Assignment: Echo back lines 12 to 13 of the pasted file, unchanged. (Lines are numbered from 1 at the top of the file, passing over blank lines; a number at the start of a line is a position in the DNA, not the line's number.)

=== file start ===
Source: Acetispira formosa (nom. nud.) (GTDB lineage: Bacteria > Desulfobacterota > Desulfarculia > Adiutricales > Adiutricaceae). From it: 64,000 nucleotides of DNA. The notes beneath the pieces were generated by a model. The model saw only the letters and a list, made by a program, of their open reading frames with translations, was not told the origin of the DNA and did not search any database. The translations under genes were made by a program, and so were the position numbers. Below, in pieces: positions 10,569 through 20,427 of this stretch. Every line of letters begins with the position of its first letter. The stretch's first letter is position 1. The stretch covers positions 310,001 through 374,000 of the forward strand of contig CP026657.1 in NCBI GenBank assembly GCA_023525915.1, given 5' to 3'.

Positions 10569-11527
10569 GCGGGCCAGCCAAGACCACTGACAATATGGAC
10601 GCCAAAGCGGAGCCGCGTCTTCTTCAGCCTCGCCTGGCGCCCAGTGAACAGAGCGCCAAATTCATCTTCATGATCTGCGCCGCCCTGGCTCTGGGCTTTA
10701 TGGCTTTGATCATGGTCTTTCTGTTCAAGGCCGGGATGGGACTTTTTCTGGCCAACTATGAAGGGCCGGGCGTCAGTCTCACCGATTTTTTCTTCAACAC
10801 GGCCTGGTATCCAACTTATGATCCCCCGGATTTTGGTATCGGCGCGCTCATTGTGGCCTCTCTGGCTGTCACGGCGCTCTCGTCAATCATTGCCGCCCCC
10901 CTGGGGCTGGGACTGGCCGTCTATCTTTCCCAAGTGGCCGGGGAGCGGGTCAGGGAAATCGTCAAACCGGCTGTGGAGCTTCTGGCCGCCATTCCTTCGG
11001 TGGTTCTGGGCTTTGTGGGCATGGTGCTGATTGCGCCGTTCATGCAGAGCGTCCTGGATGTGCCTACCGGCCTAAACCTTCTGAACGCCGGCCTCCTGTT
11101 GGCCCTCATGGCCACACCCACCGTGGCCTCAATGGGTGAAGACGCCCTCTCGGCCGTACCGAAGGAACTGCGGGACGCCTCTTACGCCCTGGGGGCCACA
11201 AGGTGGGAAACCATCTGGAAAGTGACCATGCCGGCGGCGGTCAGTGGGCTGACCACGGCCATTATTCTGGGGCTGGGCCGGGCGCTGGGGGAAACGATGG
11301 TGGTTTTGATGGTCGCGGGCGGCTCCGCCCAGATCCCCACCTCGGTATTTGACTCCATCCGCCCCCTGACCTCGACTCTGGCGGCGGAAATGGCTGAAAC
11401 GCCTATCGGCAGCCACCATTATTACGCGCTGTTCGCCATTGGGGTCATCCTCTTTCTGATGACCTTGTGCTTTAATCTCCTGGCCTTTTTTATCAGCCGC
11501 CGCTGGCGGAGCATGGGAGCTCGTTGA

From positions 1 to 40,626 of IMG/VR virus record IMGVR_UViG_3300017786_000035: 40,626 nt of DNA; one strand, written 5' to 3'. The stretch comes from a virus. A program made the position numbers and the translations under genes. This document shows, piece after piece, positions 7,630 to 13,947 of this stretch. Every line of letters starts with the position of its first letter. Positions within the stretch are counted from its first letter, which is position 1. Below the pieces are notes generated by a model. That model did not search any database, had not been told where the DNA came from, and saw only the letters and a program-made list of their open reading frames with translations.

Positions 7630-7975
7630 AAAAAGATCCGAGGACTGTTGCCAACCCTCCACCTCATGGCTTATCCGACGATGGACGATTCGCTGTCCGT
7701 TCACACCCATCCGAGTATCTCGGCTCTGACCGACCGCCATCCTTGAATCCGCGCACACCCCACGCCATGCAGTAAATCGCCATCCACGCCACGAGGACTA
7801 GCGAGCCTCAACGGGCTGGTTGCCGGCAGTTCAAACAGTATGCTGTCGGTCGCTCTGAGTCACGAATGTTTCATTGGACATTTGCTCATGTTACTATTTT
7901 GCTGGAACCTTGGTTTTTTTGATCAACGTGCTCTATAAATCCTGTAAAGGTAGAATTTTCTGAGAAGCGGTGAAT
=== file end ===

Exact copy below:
11401 GCCTATCGGCAGCCACCATTATTACGCGCTGTTCGCCATTGGGGTCATCCTCTTTCTGATGACCTTGTGCTTTAATCTCCTGGCCTTTTTTATCAGCCGC
11501 CGCTGGCGGAGCATGGGAGCTCGTTGA